Mother And Son Con Artist Duo Attack Elderly Woman With Stun Gun Before Strangling Her

Dubbed “Mommy and Clyde," Sante Kimes and her son, Kenny Kimes, were involved in a string of crimes across the U.S. until they were finally captured in the late 1990s.

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The Case Of Sante And Kenny Kimes
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The Case Of Sante And Kenny Kimes

Those close to the case of Sante Kimes and her son, Kenny Kimes, open up about the investigation and trial. While Kenny took the responsibility for three separate murders, he said he did them all for his mother. He claimed she wanted them dead, and he carried out the killings.

While most mothers were teaching their children their ABCs or how to tie their shoes, Sante Kimes was teaching her sons how to lie, cheat, and steal. Eventually, she taught one of them how to murder. 

“‘Kenny, get to bed. Kenny, brush your teeth. Kenny, put the body in the f***ing duffle bag.’ I do as I am told. The obedient son. Always,” Sante’s son, Kenneth "Kenny" Kimes Jr., wrote in a 2018 piece for Narratively.

The body in the duffle bag was that of Irene Silverman, an 82-year-old New York socialite who had lived a charmed life until she met “Mommy and Clyde,” as the press dubbed Sante and Kenny Kimes. 

Irene was a dancer in the corps de ballet at Radio City Music Hall before marrying wealthy real estate man Samuel Silverman in 1941. The couple later purchased a townhouse in the Upper East Side neighborhood Manhattan, situated just a stone’s throw from Central Park.

The Silvermans' home was in one of the most expensive locations in the city, and Irene loved to entertain and throw lavish dinner parties in her opulent new mansion. When Samuel died in 1980, Irene converted the townhouse into an apartment building, renting out the rooms.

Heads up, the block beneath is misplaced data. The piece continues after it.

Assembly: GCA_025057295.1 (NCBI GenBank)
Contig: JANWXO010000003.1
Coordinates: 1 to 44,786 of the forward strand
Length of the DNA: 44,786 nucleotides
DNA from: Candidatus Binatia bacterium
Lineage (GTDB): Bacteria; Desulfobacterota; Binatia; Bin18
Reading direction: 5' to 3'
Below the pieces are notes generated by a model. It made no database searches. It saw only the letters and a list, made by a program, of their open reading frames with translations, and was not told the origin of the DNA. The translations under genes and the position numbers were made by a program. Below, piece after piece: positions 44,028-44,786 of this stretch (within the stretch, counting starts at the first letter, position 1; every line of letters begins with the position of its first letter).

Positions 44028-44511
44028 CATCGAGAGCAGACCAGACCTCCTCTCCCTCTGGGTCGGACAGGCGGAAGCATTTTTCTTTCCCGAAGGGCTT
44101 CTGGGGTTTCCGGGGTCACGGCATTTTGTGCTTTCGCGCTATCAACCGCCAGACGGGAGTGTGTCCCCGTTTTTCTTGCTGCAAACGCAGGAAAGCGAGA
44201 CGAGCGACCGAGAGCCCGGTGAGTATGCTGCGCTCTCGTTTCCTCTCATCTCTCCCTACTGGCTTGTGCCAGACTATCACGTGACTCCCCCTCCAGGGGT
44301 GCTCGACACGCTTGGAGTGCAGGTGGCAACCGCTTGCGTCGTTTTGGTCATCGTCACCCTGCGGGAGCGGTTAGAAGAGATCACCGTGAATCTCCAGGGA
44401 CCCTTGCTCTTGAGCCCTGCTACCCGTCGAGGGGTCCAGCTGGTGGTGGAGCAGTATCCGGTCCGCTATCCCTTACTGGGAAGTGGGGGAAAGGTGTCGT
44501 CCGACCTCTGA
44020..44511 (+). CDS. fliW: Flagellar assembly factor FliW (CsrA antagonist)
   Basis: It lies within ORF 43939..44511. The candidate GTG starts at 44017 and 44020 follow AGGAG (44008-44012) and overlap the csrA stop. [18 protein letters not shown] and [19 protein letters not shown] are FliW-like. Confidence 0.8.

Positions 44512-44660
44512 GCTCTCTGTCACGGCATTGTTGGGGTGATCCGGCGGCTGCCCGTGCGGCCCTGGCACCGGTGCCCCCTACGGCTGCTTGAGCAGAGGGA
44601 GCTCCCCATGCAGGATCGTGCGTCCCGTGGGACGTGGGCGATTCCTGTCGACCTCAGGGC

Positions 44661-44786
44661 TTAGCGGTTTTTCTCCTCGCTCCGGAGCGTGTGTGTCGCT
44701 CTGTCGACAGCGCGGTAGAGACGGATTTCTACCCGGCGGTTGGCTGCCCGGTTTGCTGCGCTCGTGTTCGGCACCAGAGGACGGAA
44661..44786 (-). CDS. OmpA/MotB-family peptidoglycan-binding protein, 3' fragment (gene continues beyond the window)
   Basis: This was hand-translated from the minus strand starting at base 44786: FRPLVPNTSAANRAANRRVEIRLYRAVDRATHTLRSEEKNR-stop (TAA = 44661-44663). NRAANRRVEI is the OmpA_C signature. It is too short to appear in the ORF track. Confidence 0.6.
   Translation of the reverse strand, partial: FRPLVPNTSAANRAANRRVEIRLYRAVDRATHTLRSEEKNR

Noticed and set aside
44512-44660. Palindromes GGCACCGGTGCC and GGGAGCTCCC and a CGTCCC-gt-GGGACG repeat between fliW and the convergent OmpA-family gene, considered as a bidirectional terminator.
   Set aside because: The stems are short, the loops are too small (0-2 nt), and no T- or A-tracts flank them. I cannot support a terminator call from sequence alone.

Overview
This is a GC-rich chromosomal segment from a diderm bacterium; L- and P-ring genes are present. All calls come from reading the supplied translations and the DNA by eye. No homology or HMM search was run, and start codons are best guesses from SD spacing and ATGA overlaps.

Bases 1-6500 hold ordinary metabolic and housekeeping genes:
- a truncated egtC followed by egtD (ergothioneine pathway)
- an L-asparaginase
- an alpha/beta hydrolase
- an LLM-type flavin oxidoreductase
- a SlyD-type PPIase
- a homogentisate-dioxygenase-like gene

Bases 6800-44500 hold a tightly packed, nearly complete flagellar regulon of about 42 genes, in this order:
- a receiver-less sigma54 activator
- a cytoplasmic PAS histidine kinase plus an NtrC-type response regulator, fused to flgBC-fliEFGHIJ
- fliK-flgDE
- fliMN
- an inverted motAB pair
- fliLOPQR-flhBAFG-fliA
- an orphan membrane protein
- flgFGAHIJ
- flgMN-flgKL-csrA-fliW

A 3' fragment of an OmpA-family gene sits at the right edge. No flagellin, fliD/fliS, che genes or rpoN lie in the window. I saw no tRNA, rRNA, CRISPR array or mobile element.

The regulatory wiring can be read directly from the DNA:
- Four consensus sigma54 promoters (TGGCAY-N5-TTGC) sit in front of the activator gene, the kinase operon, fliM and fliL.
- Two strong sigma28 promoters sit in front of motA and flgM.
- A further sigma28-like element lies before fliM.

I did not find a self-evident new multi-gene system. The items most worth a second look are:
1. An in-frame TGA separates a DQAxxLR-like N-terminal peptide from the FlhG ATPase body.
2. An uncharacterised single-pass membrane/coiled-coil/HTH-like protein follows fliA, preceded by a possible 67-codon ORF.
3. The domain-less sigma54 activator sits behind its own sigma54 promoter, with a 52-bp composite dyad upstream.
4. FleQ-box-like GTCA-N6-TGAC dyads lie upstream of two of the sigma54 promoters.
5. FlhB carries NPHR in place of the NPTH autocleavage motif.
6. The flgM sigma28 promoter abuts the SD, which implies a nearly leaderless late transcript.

On Independence Day weekend 1998, property manager Jeff Feig reported Irene missing after her housekeeping staff said she mysteriously vanished from the house. New York Police Department detectives searched the townhouse and the adjacent properties, but they found no sign of Irene. 

In talking to Irene's household staff, detectives learned she had recently come into conflict with a new tenant named Manny Guerrin. He had moved into the building a month earlier, paying for the $6,000 a month apartment in cash. 

Guerrin didn’t socialize with the other tenants and wouldn’t allow Irene’s housekeepers to clean his apartment. The only person allowed in or out was his personal assistant, an older woman named Eva Guerrero. When entering or leaving the building, he avoided its security cameras or covered his face.

A week after he moved in, Irene decided she wanted Guerrin gone.

“She mentioned to the staff how she’s going to get the guy in 1B out. She didn’t like him at all,” former NYPD detective Thomas Hovagim told “Snapped,” airing Sundays at 6/5c on Oxygen.

When detectives searched Guerrin’s apartment, it was empty, but one of the staff witnesses was able to give a description for a police sketch, which was published by local media covering Irene's disappearance.

When FBI Supervisory Special Agent Emilio Blasse saw the report, he immediately called the NYPD.

“The night before, I had arrested two individuals that had in their possession documentation from Irene Silverman,” Blasse told “Snapped.” These included tax returns, healthcare information, and a property deed. 

The two people in custody were Sante Kimes, 63, and her son, Kenny Kimes, 23, who had been apprehended in connection to an unrelated case.

"They had locked them up for a fugitive warrant from a stolen car case in Utah," former NYPD detective Thomas Ryan told "Snapped."

Sante, a single mother and veteran con artist who brought up her two sons in the trade, had a slew of prior arrests for various offenses, including petty theft and slavery charges.

“When I was like 9, 8, Mom would have me crawl through windows. I was small. I could break into houses and get what she wanted,” her eldest son, Kent Walker, told “Snapped.” “All the food we ate was shoplifted. She’d steal cars.”  

Sante Kimes Kenny Kimes